"If they have been diagnosed with a very severe and possibly deadly communicable disease," he said, "it's the passenger's responsibility to know not to get on the plane."
By Richard Holt Last Updated: 1:39pm GMT 31/12/2007
New York City is suffering from an unprecedented epidemic of blood sucking bed bugs, it has emerged. The number of infestations has increased more than tenfold in the last three years and no neighbourhood, no matter how upmarket, is immune.
Bed bug: New York City has been hit by an infestation of the blood-sucking insects. The insects can leave nasty welts on the skin.
The nocturnal insects once associated with doss-houses and slums are now causing havoc in some of New York's most exclusive districts.
Multi-million dollar Central Park apartments and a Broadway theatre are among the buildings affected.
"In the last six months, I've treated maternity wards, five-star hotels, movie theatres, taxi garages, investment banks, private schools [and] white-shoe law firms," Jeff Eisenberg, owner of Pest Away Exterminating told the New York Daily News.
In 2004, New Yorkers made 537 calls to the housing department to complain about bed bugs, and 82 landlords were given court summonses. advertisement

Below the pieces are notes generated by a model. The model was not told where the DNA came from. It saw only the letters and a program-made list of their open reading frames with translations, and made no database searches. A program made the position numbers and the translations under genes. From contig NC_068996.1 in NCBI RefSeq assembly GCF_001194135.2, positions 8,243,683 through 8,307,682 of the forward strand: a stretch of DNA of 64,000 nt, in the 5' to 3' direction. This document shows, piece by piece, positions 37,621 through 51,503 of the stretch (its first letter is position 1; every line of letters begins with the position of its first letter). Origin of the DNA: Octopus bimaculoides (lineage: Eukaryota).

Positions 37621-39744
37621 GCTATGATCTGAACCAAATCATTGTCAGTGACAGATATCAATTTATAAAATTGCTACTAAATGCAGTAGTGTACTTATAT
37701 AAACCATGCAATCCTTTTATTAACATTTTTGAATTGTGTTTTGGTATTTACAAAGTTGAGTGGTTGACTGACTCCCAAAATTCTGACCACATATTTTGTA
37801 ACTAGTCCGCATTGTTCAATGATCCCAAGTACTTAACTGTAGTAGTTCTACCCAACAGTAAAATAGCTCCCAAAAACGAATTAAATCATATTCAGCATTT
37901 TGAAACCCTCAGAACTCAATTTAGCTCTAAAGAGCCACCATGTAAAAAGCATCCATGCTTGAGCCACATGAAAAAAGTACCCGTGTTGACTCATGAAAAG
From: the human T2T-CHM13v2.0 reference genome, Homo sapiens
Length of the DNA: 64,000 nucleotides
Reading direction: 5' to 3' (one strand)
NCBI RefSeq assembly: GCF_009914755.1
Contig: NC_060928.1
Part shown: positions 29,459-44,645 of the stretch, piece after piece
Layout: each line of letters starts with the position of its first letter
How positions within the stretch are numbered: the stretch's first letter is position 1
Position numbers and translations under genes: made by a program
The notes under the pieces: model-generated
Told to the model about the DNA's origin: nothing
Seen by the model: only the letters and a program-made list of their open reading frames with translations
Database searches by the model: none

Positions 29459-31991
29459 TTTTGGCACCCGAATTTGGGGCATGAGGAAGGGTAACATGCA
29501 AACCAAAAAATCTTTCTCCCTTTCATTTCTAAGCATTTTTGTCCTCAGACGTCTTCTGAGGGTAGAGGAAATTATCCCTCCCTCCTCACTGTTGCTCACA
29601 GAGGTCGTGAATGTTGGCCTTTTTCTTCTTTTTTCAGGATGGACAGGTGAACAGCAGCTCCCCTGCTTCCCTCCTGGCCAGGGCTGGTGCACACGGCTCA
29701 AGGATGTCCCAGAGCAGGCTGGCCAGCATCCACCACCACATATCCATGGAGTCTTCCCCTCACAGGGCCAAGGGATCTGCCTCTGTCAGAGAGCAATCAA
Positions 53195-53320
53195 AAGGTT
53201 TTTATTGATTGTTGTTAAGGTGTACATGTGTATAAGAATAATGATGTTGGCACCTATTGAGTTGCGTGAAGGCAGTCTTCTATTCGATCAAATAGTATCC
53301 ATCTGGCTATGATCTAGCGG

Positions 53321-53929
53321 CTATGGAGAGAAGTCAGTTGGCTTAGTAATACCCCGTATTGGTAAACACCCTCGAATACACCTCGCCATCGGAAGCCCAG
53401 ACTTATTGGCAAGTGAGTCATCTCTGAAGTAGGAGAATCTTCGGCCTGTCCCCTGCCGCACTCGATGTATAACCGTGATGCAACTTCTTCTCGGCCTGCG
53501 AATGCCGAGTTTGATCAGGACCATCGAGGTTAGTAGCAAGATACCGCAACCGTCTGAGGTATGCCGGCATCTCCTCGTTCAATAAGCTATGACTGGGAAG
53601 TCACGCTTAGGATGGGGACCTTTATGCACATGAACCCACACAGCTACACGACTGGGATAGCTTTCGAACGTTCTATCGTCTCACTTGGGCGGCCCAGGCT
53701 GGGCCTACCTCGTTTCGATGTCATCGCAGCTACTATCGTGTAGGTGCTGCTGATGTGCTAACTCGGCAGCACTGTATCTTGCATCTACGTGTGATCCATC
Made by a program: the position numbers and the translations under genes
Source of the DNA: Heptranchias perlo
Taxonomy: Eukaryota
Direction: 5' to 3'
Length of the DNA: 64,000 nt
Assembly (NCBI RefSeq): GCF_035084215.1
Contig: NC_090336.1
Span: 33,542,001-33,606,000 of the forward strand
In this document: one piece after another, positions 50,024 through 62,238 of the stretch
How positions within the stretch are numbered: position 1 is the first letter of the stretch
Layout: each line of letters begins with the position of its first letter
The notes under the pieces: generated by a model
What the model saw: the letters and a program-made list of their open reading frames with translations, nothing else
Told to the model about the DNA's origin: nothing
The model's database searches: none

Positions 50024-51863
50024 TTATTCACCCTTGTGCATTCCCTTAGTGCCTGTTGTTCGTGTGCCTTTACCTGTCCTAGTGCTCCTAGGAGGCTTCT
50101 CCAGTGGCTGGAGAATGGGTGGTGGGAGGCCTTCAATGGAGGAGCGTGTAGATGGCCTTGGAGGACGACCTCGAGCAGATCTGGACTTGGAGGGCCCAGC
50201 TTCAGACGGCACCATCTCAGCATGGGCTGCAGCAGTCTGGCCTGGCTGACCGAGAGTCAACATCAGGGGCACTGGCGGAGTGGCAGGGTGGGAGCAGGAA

That number soared to 6,889 complaints and 2,008 summonses in the year to June.
Bed bugs emerge from woodwork at night to feed on the blood of mammals.
When they bite people they leave large, itchy welts on the skin that can cause considerable discomfort. They can be brought into houses on clothing or luggage.
The increase of infestation in areas like New York City has been put down to a number of factors, with the increasingly popularity of international travel one of the probable causes.
The pesticide DDT virtually wiped out bed bugs in the USA in the 1940s and 1950s, but after it was banned infestations increased again.